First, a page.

3. Describe the effects of a decline in the labor participation ratio on the growth rate of capital per worker with the population growth rate held constant. Solow model reveals that economic growth in short term is controlled by labor availability, population growth, and capital accumulation. In the long-run growth of economy, technological advancement is a necessity and has to be checked to see that it is in place. Solow model makes proper use of neo classical economics.
Neoclassical economics is a school of thought that believes that economic growth is driven by forces of demand and supply. The three factors identified by the Solow model, i.e. labor, capital accumulation, and population growth, have a direct relationship with demand and supply. Solow model uses mathematical approaches to calculate economic growth, and this makes it reliable due to the objectivity of the scientific method.
Solow model shows that the economic growth in the short run is regulated by labor amongst other factors mentioned above. When labor force increases, it will steer up the growth of economy while the reverse is true holding other factors constant.
When labor participation declines, short-term growth declines as well. Long-term growth will also be inhibited, because the economy transit from labor intensive to capital intensive. Long-term growth is propelled by technological advancement which cannot come into being without the labor force. The lack of labor participation may also lead to the use of more capital as shown by Cobb Douglas model.
However, this is assumed to happen in a closed economy since in an open economy, labor can be imported if the local labor is unwilling to participate or is inadequate in terms of population and competencies. This is common in countries like Saudi Arabia, Qatar, and Bahrain that are rich in natural resources such as oil, gas, and gold.
Mathematical Representation Let n be advance in the labor force. As it grows, k = K/L deteriorates (due to the increase in L), and y = Y/L also declines (also due to the increase in L).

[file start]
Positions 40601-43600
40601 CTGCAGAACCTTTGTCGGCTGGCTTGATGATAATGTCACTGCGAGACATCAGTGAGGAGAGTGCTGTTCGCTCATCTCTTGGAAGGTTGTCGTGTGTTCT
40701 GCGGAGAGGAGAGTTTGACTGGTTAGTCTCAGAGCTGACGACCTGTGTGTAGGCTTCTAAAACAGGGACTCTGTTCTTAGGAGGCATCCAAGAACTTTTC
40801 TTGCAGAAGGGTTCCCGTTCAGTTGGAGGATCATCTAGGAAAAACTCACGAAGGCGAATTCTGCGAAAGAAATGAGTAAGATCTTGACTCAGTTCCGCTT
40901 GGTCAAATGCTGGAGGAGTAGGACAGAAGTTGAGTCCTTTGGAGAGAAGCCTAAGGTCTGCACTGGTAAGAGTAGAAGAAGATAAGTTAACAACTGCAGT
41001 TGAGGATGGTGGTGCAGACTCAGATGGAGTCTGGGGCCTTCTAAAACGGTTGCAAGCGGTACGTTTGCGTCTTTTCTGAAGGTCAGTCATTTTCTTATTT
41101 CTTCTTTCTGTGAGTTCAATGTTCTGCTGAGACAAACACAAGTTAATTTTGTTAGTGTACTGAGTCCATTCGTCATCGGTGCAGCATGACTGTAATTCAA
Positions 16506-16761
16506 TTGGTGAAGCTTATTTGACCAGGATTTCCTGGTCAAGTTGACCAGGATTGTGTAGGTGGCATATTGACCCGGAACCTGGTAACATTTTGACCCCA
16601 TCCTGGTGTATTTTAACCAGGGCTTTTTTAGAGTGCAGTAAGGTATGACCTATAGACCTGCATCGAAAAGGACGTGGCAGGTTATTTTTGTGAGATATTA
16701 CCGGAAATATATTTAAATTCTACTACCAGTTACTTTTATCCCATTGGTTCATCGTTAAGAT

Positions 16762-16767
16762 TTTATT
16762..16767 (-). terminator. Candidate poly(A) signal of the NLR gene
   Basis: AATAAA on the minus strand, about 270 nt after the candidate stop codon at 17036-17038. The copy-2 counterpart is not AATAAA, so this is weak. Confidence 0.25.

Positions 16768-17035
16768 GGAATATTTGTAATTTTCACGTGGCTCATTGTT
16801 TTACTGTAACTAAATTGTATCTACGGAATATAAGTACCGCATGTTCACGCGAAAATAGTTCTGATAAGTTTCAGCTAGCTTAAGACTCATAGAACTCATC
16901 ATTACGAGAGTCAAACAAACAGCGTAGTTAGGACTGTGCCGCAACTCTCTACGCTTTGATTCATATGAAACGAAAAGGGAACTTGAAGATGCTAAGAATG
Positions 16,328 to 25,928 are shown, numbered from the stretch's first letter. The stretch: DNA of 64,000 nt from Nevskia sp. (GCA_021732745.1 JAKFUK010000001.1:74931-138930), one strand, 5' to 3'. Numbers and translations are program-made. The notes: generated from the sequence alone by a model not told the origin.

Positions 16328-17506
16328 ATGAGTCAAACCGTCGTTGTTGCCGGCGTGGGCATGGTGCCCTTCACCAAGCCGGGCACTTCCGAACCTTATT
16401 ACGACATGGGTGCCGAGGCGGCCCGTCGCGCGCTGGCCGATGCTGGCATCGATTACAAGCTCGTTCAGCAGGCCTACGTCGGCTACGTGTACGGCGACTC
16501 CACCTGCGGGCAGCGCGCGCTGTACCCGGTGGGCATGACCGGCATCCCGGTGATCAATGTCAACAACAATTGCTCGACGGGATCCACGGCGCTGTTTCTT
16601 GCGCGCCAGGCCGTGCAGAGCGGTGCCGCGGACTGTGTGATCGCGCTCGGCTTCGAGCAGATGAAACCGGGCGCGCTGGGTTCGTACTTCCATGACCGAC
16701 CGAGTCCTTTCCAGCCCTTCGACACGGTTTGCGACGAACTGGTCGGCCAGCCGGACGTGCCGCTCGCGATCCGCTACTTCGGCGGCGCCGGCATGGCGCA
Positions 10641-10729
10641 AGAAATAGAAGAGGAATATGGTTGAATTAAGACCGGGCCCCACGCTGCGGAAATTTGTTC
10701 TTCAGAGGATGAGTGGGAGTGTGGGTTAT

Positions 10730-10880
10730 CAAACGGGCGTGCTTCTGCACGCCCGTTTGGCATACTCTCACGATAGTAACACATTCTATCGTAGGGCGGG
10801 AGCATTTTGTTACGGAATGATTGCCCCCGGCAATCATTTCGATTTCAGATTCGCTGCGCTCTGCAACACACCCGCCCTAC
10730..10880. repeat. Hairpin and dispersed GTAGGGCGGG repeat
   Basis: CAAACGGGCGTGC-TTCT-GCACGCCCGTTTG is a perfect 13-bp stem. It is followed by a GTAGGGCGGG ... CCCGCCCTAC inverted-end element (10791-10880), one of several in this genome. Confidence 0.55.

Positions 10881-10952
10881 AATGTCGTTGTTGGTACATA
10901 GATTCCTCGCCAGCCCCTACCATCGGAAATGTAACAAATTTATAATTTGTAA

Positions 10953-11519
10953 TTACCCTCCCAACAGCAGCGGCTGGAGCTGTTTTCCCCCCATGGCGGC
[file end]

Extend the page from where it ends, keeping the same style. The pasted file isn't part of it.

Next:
Thus, as L grows?, the change in k is the following:
Dk = s*f(k) d*k n*k,
where n*k represents the decrease in the capital stock per unit of labor from having more labor. The steady state condition is now as follows: s*f(k) = (d+n) * k: 4. Analyze the effects of a positive technology growth rate on the growth rate of capital per worker.
There is a correlation between technology change and capital growth. Technology is not a static but a dynamic phenomenon. Each and every day, technology keeps on changing, and this is a factor we cannot ignore in production. There have been rapid improvements in technology leading to better methods of production. For example, countries like the USA, Japan, and China have better products which they introduce in the market as a result of better technology. An improvement in technology leads to higher efficiency.
A positive technology growth rate will increase the capital per worker. This is a consequence of the enhanced efficiency per worker as result of the improved technology. Using a better technology, each worker will increase the rate of growth in his capital. Usually, the capital rate of growth will rise with time, just as the technology goes up. For example, the technology of producing cars may change in a positive way to help a company like the Toyota increase its efficiency. Let us say the company produced five hundred units a year before the acquisition of a better technology and had two hundred employees. After a positive change in its production technology, the company is able to produce two million cars, still having the same number of employees. It follows that the capital growth rate per worker improves due to this change in technology. This example shows that each employee could make a positive contribution to the companys growth thanks to the technology that has been improved.